, the capital of the Northern Cape province, is known as the Diamond City.
It is located approximately 110 km east of the confluence of the Vaal and Orange Rivers. Kimberley has considerable historical significance due to its diamond mining past and finally the siege during the Second Boer War.
A sign next to the Big Hole, reading “If all the diamonds recovered from the Kimberley Mine could be gathered together they would fill three cocopans such as these”.
The various smaller mining companies were amalgamated by Cecil Rhodes and Charles Rudd into De Beers, and also The Kimberley under Barney Barnato. In 1888 due to the two companies merging to form De Beers Consolidated Mines. Which as a result once had a monopoly over the world’s diamond market.
Very quickly, Kimberley became the largest city in the area, partly due to a massive African migration to the area from all over the continent. The immigrants were accepted with open arms. The De Beers company was in search of cheap labor to help run the mines. The city grew in number and many people across the continent traveled to this renowned city. It was praised as a city of limitless opportunity.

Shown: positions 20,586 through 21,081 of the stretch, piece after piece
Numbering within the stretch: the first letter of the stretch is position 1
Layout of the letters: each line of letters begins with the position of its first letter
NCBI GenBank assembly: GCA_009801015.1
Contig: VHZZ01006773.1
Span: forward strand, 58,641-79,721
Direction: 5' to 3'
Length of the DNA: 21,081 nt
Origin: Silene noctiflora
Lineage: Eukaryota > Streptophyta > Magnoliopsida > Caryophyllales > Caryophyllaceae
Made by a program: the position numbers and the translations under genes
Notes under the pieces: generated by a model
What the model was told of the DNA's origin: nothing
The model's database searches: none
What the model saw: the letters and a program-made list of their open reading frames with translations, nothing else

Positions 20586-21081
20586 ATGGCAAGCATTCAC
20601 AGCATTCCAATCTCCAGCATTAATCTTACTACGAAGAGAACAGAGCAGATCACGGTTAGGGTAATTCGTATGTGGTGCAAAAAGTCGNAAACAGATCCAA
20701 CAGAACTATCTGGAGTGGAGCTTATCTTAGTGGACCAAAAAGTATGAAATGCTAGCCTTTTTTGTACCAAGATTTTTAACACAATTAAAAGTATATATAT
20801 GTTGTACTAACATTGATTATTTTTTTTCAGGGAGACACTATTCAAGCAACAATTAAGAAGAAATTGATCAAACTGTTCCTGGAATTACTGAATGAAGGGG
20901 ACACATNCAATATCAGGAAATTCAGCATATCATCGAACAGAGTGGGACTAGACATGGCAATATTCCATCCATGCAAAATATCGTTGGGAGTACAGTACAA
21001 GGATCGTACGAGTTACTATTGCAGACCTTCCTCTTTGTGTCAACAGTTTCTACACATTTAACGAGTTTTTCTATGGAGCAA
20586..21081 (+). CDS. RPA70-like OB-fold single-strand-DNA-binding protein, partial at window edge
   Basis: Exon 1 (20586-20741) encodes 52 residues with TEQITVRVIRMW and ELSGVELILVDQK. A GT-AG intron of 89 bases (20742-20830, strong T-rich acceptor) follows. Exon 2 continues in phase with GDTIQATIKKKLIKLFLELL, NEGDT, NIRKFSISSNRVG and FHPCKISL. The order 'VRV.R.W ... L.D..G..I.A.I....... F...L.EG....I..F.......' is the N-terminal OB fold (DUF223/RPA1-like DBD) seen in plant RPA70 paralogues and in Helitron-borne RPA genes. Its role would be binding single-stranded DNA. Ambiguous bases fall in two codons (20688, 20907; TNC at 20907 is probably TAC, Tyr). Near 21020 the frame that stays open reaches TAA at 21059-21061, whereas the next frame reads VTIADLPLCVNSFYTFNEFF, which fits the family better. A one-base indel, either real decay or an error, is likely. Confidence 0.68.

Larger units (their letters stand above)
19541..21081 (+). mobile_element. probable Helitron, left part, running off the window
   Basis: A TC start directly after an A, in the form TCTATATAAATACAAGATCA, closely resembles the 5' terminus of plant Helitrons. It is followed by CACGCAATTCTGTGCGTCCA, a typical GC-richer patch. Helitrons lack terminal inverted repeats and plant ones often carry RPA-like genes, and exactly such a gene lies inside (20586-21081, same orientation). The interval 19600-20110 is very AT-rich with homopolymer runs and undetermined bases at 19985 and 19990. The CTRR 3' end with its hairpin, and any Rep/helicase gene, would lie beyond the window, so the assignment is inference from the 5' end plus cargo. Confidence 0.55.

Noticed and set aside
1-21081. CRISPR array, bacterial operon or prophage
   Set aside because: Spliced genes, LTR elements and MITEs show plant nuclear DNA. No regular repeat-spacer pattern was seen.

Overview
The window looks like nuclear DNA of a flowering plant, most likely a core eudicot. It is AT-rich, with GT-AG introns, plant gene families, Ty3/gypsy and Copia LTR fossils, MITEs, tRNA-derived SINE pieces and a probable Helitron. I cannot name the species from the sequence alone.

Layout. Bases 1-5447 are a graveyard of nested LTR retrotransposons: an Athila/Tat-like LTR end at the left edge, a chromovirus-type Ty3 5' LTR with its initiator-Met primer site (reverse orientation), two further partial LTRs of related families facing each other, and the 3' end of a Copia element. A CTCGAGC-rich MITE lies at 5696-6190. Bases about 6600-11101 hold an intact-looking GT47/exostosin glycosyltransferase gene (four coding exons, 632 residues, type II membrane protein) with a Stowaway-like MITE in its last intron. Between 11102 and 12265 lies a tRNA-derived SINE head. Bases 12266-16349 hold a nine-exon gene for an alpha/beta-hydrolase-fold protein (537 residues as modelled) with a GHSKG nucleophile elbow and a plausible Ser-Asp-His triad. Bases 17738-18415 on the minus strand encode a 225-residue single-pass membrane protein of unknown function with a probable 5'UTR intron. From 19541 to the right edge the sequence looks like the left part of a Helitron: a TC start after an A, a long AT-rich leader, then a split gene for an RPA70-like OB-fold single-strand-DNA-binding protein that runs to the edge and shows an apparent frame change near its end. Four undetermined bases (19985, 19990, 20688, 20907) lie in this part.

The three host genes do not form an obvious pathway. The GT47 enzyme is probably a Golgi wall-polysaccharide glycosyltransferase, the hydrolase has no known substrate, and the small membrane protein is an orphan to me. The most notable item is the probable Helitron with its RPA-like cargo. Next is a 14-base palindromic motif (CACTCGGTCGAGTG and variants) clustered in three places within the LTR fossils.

Five big holes were dug into the earth following the kimberlite pipes, which are named after the town. Kimberlite is a diamond-bearing blue ground that sits below a yellow colored soil. The largest, The Kimberley mine or “Big Hole” covering 170,000 square metres (42 acres), reached a depth of 240 metres (790 ft) and yielded three tons of diamonds. The mine was closed in 1914, while the three of the holes – Dutoitspan, Wesselton and Bultfontein – closed down in 2005.
Adjacent to the Big Hole is the Kimberley Mine Museum. The museum which brings to life the way the city was during the frenetic days of the diamond rush. Many of the buildings here are originals that have finally been moved over the years to this spot. If you are not claustrophobic, take the guided tour of a once-operational diamond mine which descends a staggering 840m below the earth.
A few kilometres from the city centre lies Kimberley’s oldest residential suburb Belgravia. Which dates back to the 1870’s, and as a result these homes were built at the peak of diamond trade. The most noteworthy this is where South Africa’s mining dynasty’s patriarch, Harry Oppenheimer, was born. It’s said that there once was more millionaires in this area than anywhere else in the world.
Finally art lovers are also in for a treat. The Wildebeest Kuil Rock Art Centre showcases San art, both ancient rock art and contemporary creations. Not far away is the William Humphreys Art Gallery, specializing in South African artists but also offering a fine collection of 16th and 17th century Flemish, Dutch, English and French masters.
The towns found in the Green Kalahari are:
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